The large availability of user provided contents on online social media facilitates people aggregation around shared beliefs, interests, worldviews and narratives. In spite of the enthusiastic rhetoric about the so called collective intelligence unsubstantiated rumors and conspiracy theories-e.g., chemtrails, reptilians or the Illuminati-are pervasive in online social networks (OSN). In this work we study, on a sample of 1.2 million of individuals, how information related to very distinct narratives-i.e. main stream scientific and conspiracy news-are consumed and shape communities on Facebook. Our results show that polarized communities emerge around distinct types of contents and usual consumers of conspiracy news result to be more focused and self-contained on their specific contents. To test potential biases induced by the continued exposure to unsubstantiated rumors on users' content selection, we conclude our analysis measuring how users respond to 4,709 troll information-i.e. parodistic and sarcastic imitation of conspiracy theories. We find that 77.92% of likes and 80.86% of comments are from users usually interacting with conspiracy stories.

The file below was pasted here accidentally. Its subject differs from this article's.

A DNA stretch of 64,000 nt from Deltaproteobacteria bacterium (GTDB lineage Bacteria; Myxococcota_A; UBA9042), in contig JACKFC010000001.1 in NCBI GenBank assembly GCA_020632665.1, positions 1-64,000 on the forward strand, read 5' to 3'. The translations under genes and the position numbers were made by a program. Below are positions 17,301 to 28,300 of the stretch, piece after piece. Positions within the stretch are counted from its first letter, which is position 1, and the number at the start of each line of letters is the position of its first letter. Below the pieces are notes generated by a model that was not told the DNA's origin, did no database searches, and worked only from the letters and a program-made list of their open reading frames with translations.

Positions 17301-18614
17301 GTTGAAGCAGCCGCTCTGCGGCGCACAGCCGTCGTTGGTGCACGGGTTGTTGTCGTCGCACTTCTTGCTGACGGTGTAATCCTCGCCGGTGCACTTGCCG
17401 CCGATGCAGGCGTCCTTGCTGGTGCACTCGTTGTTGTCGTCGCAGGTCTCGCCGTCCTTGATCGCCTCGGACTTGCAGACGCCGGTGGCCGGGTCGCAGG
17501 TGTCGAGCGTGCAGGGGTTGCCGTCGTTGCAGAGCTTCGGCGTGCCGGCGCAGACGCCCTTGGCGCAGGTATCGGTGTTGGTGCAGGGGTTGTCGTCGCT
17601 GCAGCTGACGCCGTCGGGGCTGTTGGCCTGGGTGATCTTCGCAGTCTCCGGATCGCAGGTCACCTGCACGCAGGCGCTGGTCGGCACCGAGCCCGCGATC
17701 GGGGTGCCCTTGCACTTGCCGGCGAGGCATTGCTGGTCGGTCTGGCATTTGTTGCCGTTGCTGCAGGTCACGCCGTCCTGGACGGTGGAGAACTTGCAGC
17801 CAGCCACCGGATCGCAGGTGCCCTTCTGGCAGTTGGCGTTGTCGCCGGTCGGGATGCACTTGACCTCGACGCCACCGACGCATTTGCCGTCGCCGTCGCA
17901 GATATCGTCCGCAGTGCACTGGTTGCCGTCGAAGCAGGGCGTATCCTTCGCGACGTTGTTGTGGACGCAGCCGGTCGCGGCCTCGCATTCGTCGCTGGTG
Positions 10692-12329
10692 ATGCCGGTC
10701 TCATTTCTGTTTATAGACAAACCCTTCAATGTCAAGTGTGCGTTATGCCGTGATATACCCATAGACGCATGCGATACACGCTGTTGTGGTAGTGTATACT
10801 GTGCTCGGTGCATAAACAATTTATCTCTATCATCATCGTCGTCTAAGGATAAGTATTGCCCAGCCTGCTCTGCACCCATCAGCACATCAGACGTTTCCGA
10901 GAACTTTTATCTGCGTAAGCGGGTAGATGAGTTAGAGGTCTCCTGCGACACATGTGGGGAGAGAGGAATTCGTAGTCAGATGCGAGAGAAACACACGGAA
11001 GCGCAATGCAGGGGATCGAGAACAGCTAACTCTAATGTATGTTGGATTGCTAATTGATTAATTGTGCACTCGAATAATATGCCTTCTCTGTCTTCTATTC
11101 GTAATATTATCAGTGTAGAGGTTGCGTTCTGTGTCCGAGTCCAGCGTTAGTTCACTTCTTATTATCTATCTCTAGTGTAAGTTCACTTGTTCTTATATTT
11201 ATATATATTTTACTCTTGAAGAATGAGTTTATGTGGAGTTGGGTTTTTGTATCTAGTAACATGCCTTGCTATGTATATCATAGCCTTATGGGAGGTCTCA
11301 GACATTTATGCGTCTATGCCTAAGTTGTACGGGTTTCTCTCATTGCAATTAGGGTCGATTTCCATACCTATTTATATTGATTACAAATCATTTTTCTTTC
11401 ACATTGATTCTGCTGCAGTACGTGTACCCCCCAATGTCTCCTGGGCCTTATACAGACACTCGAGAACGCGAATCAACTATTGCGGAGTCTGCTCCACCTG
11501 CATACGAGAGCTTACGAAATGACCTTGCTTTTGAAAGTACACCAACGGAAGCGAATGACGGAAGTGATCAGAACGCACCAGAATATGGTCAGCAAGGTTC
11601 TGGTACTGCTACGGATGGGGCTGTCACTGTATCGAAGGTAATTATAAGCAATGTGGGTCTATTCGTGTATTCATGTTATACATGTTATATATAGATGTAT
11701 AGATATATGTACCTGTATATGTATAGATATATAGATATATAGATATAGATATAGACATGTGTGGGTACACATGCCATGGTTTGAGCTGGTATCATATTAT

We conduct a detailed investigation of correlations between real-time expressions of individuals made across the United States and a wide range of emotional, geographic, demographic, and health characteristics. We do so by combining (1) a massive, geo-tagged data set comprising over 80 million words generated in 2011 on the social network service Twitter and (2) annually-surveyed characteristics of all 50 states and close to 400 urban populations. Among many results, we generate taxonomies of states and cities based on their similarities in word use; estimate the happiness levels of states and cities; correlate highly-resolved demographic characteristics with happiness levels; and connect word choice and message length with urban characteristics such as education levels and obesity rates. Our results show how social media may potentially be used to estimate real-time levels and changes in population-scale measures such as obesity rates.